Mistakes People Making While Filing Income from Other Sources

mistakes to avoid for income from other sources ITR

There are always legal ways to save lakhs in income tax. But when you avoid or forget to declare your income from a couple other sources, it’s a fine line between strategy and mistake. So to help you out, we have curated a list of six very common mistakes that people make while filing income from other sources.

I know it’s a lot to remember and recall while filing your tax return for any financial year, and some people often forget to declare income from a couple other sources. To make sure you don’t make the same mistakes, we have put together six of the most common mistakes people make when filing income from other sources. Here’s what not to do:

  • Not showing income from Interest on FD: Fixed deposits with a bank provide a higher rate of interest than savings accounts. They can also be rolled over once maturity is reached. Interest on a fixed deposit is taxable, but people often avoid declaring income from an FD due to ignorance or oversight.
  • Not showing income from interest on savings bank account: It’s a misconception that interest earned from a savings bank account is tax-free. Even though there is no tax deduction at source (TDS), the interest you earn on the money in your savings account is taxable. If the amount of interest earned is less than Rs. 10,000, you don’t need to pay tax on it. But don’t go creating multiple savings accounts just to avoid paying taxes on the interest. For all your savings accounts from all banks combined, you can claim up to Rs. 10,000 in deduction under section 80TTA of the IT Act if you’re an individual or a HUF.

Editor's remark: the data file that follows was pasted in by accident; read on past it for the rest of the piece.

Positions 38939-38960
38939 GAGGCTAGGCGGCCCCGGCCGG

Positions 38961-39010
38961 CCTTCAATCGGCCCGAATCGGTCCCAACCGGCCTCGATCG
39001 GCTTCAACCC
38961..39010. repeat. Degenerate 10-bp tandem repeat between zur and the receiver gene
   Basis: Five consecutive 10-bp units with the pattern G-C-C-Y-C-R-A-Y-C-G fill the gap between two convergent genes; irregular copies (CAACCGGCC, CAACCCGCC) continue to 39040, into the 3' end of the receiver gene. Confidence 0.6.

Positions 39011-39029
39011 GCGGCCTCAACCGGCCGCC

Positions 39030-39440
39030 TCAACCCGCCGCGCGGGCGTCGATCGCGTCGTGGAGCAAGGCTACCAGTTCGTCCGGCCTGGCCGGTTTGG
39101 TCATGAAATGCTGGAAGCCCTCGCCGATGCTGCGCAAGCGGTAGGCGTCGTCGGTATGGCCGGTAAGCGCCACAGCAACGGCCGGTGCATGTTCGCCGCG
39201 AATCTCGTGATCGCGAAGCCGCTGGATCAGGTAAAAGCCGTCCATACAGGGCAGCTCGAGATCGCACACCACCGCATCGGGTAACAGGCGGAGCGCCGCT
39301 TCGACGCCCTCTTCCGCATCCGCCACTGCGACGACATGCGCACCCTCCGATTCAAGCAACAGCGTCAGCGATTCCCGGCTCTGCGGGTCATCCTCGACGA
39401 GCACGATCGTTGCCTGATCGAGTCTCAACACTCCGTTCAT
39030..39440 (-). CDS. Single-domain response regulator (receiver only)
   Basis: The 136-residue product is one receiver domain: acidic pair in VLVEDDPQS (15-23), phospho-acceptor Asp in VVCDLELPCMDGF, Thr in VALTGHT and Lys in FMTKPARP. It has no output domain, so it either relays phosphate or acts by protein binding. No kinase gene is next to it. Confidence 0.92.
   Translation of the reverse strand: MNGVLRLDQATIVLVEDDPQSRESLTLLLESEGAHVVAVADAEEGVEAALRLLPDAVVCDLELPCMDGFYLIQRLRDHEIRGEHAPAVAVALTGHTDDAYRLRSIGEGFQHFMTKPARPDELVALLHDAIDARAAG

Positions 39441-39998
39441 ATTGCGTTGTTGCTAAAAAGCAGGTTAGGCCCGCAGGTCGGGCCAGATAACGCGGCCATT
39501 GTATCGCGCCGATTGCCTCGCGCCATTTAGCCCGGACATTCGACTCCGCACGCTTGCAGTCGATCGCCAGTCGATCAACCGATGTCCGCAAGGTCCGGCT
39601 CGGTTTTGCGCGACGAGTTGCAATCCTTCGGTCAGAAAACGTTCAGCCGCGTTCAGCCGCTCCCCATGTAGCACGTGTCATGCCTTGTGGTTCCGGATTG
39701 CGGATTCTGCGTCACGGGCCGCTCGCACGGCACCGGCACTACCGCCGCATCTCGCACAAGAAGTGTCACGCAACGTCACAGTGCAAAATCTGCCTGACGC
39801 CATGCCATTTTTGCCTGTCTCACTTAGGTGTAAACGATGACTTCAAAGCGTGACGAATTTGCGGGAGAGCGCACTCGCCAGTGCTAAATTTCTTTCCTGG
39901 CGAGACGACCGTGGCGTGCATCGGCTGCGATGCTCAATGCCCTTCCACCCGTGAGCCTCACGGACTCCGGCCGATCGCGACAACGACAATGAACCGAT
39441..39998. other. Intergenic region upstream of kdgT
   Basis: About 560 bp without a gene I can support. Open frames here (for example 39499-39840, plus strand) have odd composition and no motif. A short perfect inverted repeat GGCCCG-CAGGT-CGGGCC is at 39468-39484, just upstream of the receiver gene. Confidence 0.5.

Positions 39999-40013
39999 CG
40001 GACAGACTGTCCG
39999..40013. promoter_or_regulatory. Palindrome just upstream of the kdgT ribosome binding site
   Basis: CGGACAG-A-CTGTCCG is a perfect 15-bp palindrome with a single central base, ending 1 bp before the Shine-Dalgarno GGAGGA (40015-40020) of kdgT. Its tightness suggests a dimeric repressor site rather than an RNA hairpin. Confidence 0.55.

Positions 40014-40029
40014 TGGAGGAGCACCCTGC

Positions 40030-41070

• Not showing exempt income – Interest on PPF/ gifts received in marriage: Amount from sources like PPF and EPF are exempt from tax, but do need to be declared as exempt income from other sources. Gifts received as a wedding present are also tax-exempt. But income from dividends is taxable, and must be declared.
  • Not showing income from investments made in the name of spouse/children: People commonly invest in the name of their parents, spouse, or child as a way to save tax. Purchasing a fixed deposit or life insurance in the name of their child or buying stocks, land, shares, mutual funds, or a building in the name of their spouse lets them get away with it. A gift to your child won’t be taxable, but the interest earned on it will add to his income and may put him in a [higher] tax bracket. Section 64 of the IT Act clubs income from investments or assets in the name of a close relative with the income of the investor, and this income is taxed. However, there are legal ways to save tax doing this. 
  • Not showing dividend income in your ITR: Dividends are the profits a company periodically distributes to its shareholders. So essentially, dividends are income and must be declared. Also, in a year, gifts up to Rs. 50,000 won’t be taxed. But anything more than that and the gift becomes taxable.
  • Not showing income received as gifts/ cashback: If your friend gifts you a Rs. 1 lakh watch, the entire amount of 1 lakh gets added to your income and is taxed at your slab rate. Similarly, if a yearful of cashback sums up to more than Rs. 50,000, they become taxable. Lotteries are taxable too- at 31.2%!

Now you know what mistakes to avoid while filing income from other sources. It’s just not worth it to try and avoid declaring income from sources like fixed deposits and savings accounts. So go ahead and file your taxes, (and make sure to declare income from all the sources we just talked about!)

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